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Studying the Ted Bundy Case

The case of Ted Bundy

Many people may not accept it, but they have a morbid fascination with criminals, especially serial killers. The often charming and ‘charismatic’ personalities of these criminals give them almost celebrity status. People follow every little information about their lives and the crimes they committed in their lifetime. And Ted Bundy was one such criminal.

During the 1979s, serial killer and rapist Ted Bundy generated a lot of following during his trial. Bundy committed at least 20 sexual homicides across the US including Washington, Ohio, Colorado, Oregon, Utah, and Florida between 1974 and 1978.

According to Ted Bundy’s confession, he murdered almost 36 women. However, the police department claims that the number could be more than 100. Here are some more details about the Ted Bundy case.

About Theodore Bundy

Theodore Robert Bundy was born out of wedlock on November 24, 1946 in Burlington, Vermont. His grandparents raised him as their son and they told people that his mother was his sister. In 1951, his mother married Johnie Bundy and Ted took his name. He did not have any idea about the circumstances of his birth until later in life.

Bundy was not only a good-looking, charming man, but he was also very intelligent. He studied psychology at the University of Washington and graduated in 1972. Later in 1973, he recieved admission into Utah Law School. However, after a year he dropped out.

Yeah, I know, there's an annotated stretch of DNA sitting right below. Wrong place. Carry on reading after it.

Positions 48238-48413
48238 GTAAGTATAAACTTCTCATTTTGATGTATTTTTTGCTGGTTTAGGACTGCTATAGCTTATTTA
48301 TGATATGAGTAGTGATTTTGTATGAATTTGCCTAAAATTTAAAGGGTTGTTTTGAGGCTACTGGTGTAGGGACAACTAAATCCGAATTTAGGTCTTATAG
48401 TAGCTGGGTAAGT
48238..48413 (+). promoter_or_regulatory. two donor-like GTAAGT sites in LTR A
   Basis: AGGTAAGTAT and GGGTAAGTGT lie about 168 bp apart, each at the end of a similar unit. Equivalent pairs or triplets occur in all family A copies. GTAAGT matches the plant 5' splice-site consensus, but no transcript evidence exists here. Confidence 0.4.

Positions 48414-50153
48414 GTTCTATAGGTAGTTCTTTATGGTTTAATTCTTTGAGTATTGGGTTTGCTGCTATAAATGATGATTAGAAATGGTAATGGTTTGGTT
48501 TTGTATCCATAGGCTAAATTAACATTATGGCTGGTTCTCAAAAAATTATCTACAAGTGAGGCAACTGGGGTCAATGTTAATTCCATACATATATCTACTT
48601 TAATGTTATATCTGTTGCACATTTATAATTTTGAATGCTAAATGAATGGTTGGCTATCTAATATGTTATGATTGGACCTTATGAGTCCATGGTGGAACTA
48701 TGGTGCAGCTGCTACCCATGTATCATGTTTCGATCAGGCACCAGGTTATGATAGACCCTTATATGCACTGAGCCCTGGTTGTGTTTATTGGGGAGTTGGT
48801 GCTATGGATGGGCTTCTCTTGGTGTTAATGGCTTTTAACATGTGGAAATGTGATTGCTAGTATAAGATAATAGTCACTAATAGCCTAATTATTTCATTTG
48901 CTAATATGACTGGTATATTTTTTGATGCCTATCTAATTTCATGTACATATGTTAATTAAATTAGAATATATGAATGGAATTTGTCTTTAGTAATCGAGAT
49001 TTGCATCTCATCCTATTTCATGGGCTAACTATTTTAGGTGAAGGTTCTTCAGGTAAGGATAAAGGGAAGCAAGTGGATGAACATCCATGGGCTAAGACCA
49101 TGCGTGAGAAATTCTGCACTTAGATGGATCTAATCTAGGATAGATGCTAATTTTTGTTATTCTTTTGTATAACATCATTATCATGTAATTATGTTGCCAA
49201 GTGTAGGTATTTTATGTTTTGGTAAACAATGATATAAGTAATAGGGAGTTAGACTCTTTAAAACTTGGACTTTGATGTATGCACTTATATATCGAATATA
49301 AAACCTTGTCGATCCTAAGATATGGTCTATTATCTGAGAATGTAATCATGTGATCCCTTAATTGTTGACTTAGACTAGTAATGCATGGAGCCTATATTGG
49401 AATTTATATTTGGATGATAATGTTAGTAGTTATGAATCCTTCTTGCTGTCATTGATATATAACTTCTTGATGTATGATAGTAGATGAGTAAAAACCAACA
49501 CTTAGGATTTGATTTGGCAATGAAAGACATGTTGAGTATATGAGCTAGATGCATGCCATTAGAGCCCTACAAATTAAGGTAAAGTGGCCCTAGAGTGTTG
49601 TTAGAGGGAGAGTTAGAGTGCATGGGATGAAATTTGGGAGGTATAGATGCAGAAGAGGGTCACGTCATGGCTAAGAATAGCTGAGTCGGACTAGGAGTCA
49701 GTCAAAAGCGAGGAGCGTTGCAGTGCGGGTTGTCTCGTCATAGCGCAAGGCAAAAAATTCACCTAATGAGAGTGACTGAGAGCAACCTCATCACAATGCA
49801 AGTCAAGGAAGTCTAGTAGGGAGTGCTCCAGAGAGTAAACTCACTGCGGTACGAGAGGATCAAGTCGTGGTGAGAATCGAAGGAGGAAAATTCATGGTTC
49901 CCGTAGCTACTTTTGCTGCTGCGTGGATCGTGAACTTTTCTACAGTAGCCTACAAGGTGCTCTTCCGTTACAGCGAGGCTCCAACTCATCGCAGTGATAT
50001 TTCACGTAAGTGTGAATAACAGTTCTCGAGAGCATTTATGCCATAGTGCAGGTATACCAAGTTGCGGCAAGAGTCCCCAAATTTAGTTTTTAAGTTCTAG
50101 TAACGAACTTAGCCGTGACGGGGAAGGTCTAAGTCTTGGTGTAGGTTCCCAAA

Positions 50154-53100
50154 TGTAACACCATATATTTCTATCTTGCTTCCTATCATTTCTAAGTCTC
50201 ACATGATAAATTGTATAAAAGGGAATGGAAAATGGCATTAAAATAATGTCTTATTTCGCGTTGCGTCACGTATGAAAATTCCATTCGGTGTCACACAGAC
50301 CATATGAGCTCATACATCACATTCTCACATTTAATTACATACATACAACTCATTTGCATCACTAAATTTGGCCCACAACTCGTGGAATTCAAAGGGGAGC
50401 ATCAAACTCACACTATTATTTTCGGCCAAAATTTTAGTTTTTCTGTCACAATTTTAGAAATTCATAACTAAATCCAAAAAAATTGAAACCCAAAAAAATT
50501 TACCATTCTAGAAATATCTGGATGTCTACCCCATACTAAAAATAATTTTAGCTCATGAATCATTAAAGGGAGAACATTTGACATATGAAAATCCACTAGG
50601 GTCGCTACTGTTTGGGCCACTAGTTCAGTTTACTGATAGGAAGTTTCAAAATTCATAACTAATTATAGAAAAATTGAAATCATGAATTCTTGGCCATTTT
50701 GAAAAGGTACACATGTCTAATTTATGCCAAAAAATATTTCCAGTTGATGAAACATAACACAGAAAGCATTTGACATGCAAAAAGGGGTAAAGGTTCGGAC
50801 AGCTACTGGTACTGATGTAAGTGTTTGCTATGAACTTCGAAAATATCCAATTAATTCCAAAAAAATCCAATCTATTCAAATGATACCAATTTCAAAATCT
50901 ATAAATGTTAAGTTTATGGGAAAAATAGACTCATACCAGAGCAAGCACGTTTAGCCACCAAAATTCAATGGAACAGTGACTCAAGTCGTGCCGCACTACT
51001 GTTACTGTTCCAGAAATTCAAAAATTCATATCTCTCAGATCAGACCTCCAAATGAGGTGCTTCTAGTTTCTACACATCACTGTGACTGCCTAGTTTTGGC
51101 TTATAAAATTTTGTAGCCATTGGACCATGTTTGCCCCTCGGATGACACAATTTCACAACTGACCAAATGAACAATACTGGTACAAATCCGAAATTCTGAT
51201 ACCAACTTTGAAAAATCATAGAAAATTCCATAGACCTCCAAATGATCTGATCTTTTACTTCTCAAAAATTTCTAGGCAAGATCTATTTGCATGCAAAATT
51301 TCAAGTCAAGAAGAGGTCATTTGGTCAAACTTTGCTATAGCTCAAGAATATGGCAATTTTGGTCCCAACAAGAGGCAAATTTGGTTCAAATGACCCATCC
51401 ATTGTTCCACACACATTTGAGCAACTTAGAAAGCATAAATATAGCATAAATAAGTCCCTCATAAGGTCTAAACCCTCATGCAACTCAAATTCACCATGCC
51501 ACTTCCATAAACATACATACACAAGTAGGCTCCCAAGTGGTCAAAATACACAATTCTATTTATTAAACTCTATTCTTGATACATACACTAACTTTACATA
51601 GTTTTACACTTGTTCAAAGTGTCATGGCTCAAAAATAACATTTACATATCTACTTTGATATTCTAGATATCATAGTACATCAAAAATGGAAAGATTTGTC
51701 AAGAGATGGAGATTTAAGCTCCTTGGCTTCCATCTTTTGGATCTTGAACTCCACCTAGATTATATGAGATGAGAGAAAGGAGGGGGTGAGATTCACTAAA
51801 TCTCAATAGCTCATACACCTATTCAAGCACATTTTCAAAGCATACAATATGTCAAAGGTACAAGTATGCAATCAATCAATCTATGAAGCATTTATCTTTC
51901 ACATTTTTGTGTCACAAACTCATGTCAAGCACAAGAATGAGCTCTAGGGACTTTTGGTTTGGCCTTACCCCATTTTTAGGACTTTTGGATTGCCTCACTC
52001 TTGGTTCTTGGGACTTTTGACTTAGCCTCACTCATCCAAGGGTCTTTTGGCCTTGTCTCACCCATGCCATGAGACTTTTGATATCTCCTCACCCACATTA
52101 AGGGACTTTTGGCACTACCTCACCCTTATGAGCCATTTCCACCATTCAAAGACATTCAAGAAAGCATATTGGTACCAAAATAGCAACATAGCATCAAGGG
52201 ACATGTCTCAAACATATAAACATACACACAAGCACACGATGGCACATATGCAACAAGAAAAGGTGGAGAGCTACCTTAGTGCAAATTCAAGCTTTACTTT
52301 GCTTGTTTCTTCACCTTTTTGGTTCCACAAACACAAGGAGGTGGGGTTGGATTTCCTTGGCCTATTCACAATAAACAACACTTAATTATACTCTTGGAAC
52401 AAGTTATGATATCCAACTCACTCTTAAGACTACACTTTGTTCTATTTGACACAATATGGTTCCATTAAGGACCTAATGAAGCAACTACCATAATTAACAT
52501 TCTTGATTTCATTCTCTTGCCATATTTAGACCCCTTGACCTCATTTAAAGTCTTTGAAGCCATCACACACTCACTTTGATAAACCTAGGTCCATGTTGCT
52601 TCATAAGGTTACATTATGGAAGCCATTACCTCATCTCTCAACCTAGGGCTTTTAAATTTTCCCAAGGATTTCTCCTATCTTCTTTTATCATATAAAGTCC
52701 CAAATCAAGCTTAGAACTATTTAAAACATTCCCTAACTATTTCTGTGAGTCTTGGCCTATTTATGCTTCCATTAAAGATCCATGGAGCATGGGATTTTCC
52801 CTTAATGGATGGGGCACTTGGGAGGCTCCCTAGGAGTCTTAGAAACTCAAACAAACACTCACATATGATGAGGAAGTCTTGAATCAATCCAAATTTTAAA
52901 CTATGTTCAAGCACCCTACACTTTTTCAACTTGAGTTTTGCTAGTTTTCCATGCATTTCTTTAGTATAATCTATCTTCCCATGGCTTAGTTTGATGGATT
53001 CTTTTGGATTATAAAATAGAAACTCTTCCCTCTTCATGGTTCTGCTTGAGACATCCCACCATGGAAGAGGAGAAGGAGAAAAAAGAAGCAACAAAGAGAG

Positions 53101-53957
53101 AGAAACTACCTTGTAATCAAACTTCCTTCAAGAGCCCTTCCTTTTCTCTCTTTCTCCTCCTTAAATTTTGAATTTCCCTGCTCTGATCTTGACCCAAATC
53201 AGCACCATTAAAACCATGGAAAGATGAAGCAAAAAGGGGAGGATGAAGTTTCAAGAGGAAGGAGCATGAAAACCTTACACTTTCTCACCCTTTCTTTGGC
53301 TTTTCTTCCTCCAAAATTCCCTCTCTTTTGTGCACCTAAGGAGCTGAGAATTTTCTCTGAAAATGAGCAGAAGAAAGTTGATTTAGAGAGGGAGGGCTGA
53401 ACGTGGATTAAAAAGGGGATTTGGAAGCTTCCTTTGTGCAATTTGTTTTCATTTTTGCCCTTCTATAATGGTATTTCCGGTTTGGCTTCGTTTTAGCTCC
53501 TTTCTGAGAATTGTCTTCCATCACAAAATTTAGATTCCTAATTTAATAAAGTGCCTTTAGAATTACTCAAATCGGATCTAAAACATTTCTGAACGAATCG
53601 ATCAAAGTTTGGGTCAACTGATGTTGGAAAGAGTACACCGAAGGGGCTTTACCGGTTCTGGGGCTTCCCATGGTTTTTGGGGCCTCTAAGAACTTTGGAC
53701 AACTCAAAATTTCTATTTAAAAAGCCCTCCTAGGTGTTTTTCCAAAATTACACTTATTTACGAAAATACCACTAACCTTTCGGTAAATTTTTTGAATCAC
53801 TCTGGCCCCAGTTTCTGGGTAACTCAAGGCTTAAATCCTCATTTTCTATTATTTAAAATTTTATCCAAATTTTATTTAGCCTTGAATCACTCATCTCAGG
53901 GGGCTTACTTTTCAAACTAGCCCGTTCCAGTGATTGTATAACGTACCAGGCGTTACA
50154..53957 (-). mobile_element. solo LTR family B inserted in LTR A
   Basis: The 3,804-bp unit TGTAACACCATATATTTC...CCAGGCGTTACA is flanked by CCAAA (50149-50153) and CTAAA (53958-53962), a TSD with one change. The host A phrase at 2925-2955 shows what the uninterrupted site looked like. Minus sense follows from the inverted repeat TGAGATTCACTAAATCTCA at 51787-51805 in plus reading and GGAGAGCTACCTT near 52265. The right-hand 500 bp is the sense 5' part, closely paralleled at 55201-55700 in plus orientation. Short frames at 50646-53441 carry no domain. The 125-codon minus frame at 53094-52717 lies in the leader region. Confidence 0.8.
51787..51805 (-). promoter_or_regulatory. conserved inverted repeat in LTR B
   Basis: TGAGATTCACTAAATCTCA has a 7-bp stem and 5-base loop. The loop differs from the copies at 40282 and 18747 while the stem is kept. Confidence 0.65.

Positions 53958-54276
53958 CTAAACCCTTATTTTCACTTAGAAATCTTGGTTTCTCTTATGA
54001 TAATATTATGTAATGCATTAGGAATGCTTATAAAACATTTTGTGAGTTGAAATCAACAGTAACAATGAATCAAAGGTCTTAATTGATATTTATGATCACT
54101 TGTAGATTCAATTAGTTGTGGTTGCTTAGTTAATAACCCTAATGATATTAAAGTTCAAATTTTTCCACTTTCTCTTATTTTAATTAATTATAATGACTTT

Much writing exists about Ted Bundy, including a book on his life by Ann Rule, his friend and author of the real crime book, The Stranger Beside Me (1980). Ann Rule met Bundy at University in 1971 and worked with him in a crisis center. Here they took telephone calls from those at risk of suicide or facing other difficulties. In one of her interviews, she stated that she never once felt scared of Bundy and he always saw her off when she left work, telling her to be careful. She said she considered Ted Bundy to be empathetic, kind, and solicitous.

As he grew older, Bundy became highly manipulative. Being a student of psychology he managed to ‘read minds’ and ‘control’ his victims and other people to some extent. His first victim was Georgann Hawkins whom he abducted in July 1974 from behind her sorority house in Seattle. Shortly following this first incident, he abducted two more girls in broad daylight. He disposed of their bodies by dismembering them.

The Ted Bundy Case

His reign of brutality came to an end when on August 16, 1975 a police officer of Utah Highway Patrol observed a tan 1968 Volkswagen Beetle cruising outside a house at 3:00 a.m. As soon as he saw the patrol car, Bundy tried to flee. However, the police officer chased the car and pulled it over.

After searching Bundy’s car extremely alarming heap of evidence was found including handcuffs, an ice pick, a flashlight, a ski mask, a rope, gloves, a ripped sheet, a pantyhose, and trash bags. Ted Bundy was taken in but released on bond.

Fortunately, this brief visit to the prison was the beginning of Bundy’s end. The officer related the incident to a couple of detectives, who had a feeling that Ted Bundy and the VW Beetle sounded familiar. They contacted officers in Washington only to find out that he was on their suspects’ list in a series of sexual homicides.

Ted Bundy managed to escape from the prison twice, once in 1977 and then in 1978. He attacked five women, killing three of them within the two months he was free. He was arrested again in Aspen while he was driving a stolen Cadillac.

Bundy defended himself as his own lawyer and his trial was the first-ever to be a live broadcast. He was found guilty and executed on 24th January 1989 in an electric chair called ‘Old Sparkly’ at the age of 42 years.


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